15. The memory cell array of claim 14, wherein each of said memory cells comprises a plurality of FETs arranged in a latch configuration and connected between a supply voltage and one of said common nodes.
16. The memory cell array of claim 14, wherein said RAM is static-RAM (SRAM).
17. A source-biased memory cell array, comprising:
a plurality of memory cells arranged into a row and column array, each column of said memory cell array divided into a plurality of subcolumns, each of said subcolumns having a respective common node, each of said cells comprising at least one field-effect transistor (FET), the sources of at least one PET from each cell in a given subcolumn connected together at said subcolumn's common node, the gates of at least one FET from each cell connected to a respective row address line which is enabled when the state of said memory cell is read, and
a plurality of source-bias circuits, each of which is connected to a respective one of said common nodes, each of said source-bias circuits comprising:
a resistance connected between said source-bias circuit's common node and ground, and
a switch connected across said resistance which, when closed, provides a low-resistance conductive path between said source-bias circuit's common node and ground, said switch closed in response to a “read select” signal which is enabled whenever one of the memory cells connected to said source-bias circuit's common node is read,
such that, when said “read select” signal is disabled said resistance conducts the sub-threshold drain-source leakage currents of the FETs connected to said source-bias circuit's common node and thereby produces a voltage at said common node which positively biases the sources of said FETs and thereby reduces their sub-threshold drain-source leakage currents.
18. The memory cell array of claim 17, further comprising an interface circuit which provides said “read select” signals to said source-bias circuits, said controller arranged to enable only the “read select” signals provided to source-bias circuits connected to subcolumns containing memory cells in rows which are being read.
19. A source-biased read-only memory (ROM), comprising:
a plurality of field-effect transistors (FETS) arranged into a row and column array to form an array of memory cells, each of said columns having a respective common node, the sources of the FETs in each column connected together at said column's common node, the gates of each FET connected to a respective row address line which is enabled when the state of said FET is read, and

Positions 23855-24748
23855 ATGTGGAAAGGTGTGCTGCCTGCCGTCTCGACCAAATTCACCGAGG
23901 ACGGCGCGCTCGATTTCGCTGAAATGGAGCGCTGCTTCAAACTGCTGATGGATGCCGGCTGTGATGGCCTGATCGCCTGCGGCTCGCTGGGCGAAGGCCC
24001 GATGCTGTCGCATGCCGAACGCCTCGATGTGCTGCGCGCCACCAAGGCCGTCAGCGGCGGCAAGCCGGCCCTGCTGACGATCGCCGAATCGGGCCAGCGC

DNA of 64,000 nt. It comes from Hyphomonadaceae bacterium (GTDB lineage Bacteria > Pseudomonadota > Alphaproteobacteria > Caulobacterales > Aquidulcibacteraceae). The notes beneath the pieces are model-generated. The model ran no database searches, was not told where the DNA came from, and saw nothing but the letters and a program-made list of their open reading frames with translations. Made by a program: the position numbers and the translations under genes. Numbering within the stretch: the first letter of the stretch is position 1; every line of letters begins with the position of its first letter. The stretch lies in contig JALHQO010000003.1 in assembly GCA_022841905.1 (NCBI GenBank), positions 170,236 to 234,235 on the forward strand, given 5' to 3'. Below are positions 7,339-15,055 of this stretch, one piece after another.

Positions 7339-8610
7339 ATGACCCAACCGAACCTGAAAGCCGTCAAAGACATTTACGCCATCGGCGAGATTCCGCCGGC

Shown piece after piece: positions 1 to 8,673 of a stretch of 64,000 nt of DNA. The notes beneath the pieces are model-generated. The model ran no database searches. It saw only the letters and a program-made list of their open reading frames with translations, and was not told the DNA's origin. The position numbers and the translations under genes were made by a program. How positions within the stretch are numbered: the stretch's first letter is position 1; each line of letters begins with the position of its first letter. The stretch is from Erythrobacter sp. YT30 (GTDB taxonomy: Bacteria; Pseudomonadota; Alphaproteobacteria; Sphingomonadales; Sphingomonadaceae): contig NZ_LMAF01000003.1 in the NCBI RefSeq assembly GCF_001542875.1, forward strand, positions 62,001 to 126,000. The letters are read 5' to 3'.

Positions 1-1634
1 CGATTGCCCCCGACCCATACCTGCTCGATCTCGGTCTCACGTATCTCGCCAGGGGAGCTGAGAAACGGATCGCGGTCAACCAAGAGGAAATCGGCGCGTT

a plurality of source-bias circuits, each of which is connected to a respective one of said common nodes, each of said source-bias circuits comprising:
a resistance connected between said source-bias circuit's common node and ground, and
a switch connected across said resistance which, when closed, provides a low-resistance conductive path between said source-bias circuit's common node and ground, said switch closed in response to a “read select” signal which is enabled whenever one of the FETs connected to said source-bias circuit's common node is read,
such that, when said “read select” signal is disabled said resistance conducts the sub-threshold drain-source leakage currents of the FETs connected to said source-bias circuit's common node and thereby produces a voltage at said common node which positively biases the sources of said FETs and thereby reduces their sub-threshold drain-source leakage currents.
20. The ROM of claim 19, wherein said ROM is a mask-programmed ROM.
21. A source-biased random-access memory (RAM), comprising:
a plurality of RAM cells arranged into a row and column array, each of said columns having a respective common node, each of said RAM cells comprising at least one field-effect transistor (FET), the sources of at least one FET from each cell in a given column connected together at said column's common node, the gates of at least one FET from each cell connected to a respective row address line which is enabled when the state of said memory cell is read, at least one of the FETs in each cell conducting a sub-threshold leakage current to said common node when said cell is not being read, and
a plurality of source-bias circuits, each of which is connected to a respective one of said common nodes, each of said source-bias circuits comprising:
a resistance connected between said source-bias circuit's common node and ground, and
a switch connected across said resistance which, when closed, provides a low-resistance conductive path between said source-bias circuit's common node and ground, said switch closed in response to a “read select” signal which is enabled whenever one of the RAM cells connected to said source-bias circuit's common node is read,
said RAM arranged such that, when said “read select” signal is disabled said resistance conducts the sub-threshold drain-source leakage currents conducted to said source-bias circuit's common node and thereby produces a voltage at said common node which reduces said sub-threshold drain-source leakage currents.
22. The RAM of claim 21, wherein said RAM is a static-RAM (SRAM).
Description
BACKGROUND OF THE INVENTION

1. Field of the Invention

This invention relates to the field of field-effect transistor (FET) memories, and particularly to techniques for reducing sub-threshold leakage currents in FETs making up an array of memory cells.

2. Description of the Related Art

Semiconductor computer memories typically comprise a number of memory cells arranged into a row and column array. The cells can be arranged to provide various types of memories, such as random access memory (RAM) and read-only memory (ROM).